One ship, the Newark had on board Admiral "Johnny" Watson, often called "Fighting Johnny", who was then at Guantanamo Bay with his flagship Newark getting together ships for guarding the proposed attack of Porto Rico, the army to be led by General Miles. Admiral Watson, who was senior to Admiral Sampson, had been invited to join the fun that day. His ship, and the only one thus decorated, flew huge American flags at all masts and he sent his ship right into the entrance to Santiago so that the bow seemed from our position to be well inside. There he fired at the modern guns the Spanish had taken off their ships to place well back and so as to fire straight down the entrance to the harbor. We all felt like calling out - "Bully for Johnny Watson." But he fired his guns
from so near the shore that he had to raise them to extreme elevation to aim up at the batteries and so sprung several of the gun carriages so they had to be overhauled back in Guantonimo [sic] by the repair ship there.
The army landed and we heard rumors of them daily but really knew little that was going on until we got the papers from the United States. The newspaper men were sending cables from Jamaica daily and sooner or later we would get the papers. However, one thing we saw that much peeved us when we so much needed rain and the troops on land did not. From the beginning of our arrival we had spread tarpaulins everywhere to catch rain so we might supply our boilers with water. Our distillers were barely large enough to supply drinking water and we hoped the rain would amply help us. But, not a drop of rain all the time we were there and every day at about the same hour of the afternoon that brown pall would hang over just where we knew our arms was being drenched. So it goes.
The day before the fleet came out we were sent to the shore base of the army at Daigare with some message. When the boat returned, in it appeared the English Army representative, sent to watch the war. His name was Sir Arthur Paget. He was a large man in the fifties and charming and we much enjoyed the few hours he was with us. He said he had been invited by Admiral Sampson on board the New York at any time and asked passage there. Also, he said he was assured the Spanish fleet would come out the next day. Word had come by the underground from the French consul in Santiago to that effect and he believed it enough to get on board the New York if possible. He said most of the Army officers and the other foreign representatives with our army did not credit the report, but he had a hunch and acted on it. Lucky he, as he saw the affair.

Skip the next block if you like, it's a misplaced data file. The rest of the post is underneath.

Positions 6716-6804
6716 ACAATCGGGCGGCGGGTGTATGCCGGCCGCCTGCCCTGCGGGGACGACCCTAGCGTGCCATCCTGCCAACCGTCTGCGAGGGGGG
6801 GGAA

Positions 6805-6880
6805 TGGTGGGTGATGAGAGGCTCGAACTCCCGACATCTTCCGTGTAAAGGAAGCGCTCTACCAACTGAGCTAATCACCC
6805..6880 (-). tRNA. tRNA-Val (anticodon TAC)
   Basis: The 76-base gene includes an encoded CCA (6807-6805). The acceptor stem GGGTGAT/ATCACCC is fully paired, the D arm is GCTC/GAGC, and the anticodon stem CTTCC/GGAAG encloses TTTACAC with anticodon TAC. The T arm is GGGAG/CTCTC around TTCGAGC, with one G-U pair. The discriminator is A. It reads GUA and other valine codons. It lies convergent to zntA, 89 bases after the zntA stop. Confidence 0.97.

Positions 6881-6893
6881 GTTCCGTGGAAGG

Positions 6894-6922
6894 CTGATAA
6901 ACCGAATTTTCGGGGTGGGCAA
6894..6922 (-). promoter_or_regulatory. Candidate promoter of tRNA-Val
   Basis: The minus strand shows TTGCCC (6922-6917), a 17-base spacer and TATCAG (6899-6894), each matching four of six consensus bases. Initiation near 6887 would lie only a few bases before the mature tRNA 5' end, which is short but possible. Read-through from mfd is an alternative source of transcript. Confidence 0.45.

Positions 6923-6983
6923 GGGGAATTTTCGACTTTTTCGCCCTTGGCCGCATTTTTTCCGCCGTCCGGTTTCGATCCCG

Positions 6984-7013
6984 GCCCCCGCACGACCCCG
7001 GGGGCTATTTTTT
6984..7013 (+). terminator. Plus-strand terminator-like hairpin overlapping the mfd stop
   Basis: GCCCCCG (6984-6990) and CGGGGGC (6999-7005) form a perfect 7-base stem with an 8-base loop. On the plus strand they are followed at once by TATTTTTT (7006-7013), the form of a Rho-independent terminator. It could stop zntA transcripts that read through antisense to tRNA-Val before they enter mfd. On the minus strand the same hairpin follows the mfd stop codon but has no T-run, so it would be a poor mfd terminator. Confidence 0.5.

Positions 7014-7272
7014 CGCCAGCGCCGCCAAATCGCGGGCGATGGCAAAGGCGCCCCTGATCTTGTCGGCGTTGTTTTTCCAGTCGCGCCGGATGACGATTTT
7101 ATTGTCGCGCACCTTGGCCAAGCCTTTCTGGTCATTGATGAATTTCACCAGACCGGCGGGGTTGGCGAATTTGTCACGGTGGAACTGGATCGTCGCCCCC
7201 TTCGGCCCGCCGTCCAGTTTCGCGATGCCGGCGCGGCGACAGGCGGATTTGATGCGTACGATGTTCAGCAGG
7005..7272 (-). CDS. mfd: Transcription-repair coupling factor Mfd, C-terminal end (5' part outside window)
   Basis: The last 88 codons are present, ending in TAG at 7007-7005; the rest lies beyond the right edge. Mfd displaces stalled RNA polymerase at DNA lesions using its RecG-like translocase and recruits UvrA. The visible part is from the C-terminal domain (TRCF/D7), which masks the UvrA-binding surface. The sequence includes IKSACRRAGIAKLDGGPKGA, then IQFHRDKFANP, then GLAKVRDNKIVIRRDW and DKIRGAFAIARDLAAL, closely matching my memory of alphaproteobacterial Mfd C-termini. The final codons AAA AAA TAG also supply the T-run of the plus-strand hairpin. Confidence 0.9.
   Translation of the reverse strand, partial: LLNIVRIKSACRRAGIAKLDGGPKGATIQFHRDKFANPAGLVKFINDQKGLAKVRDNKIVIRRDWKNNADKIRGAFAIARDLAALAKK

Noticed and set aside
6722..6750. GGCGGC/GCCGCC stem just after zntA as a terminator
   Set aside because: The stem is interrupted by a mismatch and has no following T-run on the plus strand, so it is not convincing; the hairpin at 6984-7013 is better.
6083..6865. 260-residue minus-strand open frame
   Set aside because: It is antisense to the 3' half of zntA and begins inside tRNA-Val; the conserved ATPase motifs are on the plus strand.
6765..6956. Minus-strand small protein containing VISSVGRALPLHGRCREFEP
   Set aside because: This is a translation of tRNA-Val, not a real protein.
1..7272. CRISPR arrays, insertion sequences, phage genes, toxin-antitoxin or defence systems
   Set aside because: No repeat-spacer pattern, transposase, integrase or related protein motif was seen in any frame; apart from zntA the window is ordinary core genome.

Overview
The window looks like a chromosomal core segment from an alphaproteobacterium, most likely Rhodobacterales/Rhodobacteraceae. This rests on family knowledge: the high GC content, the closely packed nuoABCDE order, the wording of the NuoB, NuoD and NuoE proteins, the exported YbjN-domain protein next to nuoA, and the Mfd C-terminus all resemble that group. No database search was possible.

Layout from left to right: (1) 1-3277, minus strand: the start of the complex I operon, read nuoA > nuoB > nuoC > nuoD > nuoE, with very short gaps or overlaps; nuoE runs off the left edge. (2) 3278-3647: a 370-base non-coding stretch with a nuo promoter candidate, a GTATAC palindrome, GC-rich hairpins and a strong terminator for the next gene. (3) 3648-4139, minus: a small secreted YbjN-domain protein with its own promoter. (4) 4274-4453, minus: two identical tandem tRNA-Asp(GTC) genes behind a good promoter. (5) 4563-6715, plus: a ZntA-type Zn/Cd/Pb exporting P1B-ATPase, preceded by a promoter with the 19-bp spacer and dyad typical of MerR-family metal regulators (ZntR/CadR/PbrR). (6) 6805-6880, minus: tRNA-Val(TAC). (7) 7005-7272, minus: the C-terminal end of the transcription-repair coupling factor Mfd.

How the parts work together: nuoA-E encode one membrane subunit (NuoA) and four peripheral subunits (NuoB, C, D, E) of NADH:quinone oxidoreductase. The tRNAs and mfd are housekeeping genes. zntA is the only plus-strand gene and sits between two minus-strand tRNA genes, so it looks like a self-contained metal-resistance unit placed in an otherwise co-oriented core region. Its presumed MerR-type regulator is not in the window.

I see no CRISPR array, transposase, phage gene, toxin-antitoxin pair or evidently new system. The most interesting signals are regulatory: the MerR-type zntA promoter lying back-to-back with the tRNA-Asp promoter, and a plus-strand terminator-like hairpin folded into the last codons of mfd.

We had orders to proceed to Guantanamo that night for repairs to our boilers. As I was the one who had stated the necessity, I was in a dilemma. However, three of us went to the captain and
begged him to ask for a change in orders. I told him I would hold the boilers together enough to make our full speed the next day and that a day later would do as well. The captain was as anxious as any of to see the show, if there would be a show, but would not consent to ask for a change in orders on such a rumor. It was as well he did not, for Admiral Sampson evidently did not pay any attention to the story and the next morning started to the conference with General Shafter and got far enough away so that his ship did not have an active part in the fighting the next day. Of course he was in command just the same, but he surely would have been glad to be in it. Also this event started the unfortunate controversy later.
So, we did not see the big game. What we did see was worth while telling as showing how everybody tried to get into the affair.
On the morning the fleet came out we were hard at work. We had a coal lighter on each side and were taking on coal rapidly. We had six boilermakers from the repair ship on board removing bad tubes and putting in new ones. One engine was apart for slight repairs. One boiler of the four was in use with light steam for auxiliary purposes.
About one o'clock in the afternoon we received word that the Spanish fleet had come out. There we were in about the worst possible condition for moving. The captain asked me when we could start. I told him right off with one boiler and one engine and that I would have the other engine ready in ten minutes and the other boiler in less than an hour. He asked me what speed we could make and I told him about three knots at first but increasing.
He immediately put the boilermakers on the lighters and cast them adrift. What became of them we never heard. Then, up anchor and off we started crawling through the water. As we started along came a torpedo boat booming along - the first one to get away. We found later
that "Johnny" Watson, the fighting admiral, had left his disabled flagship, the Newark, and had commandeeded [sic] the nearest torpedo boat and was on his way to get into the fight.
The next to pass along at full speed was the Marblehead, the ship that was the station ship there. The captain had left everything and had whooped along towards the west. We did not know what direction the Spanish fleet had gone, east or west. If the strong, fast Spanish ships should really get out they should out speed our heavier battleships. If they came our way, they would simply eat up any ships coming from Guantanamo Bay. However, out we went. I asked the captain what we might do if the fleet came our way and he replied that he would sink as many of them as he could. This pigmy with no protection would go up against those strong, well armed most modern cruisers. Well, he would have done it. We used to say among ourselves that the captain dreamed of seeing one of his torpedoes flying though the air and landing on the deck of a battleship and blowing it to smithereens. And this in spite of the fact that when the captain asked the Admiral what was hos [sic] post in battle he was emphatically informed to go way off and stay there.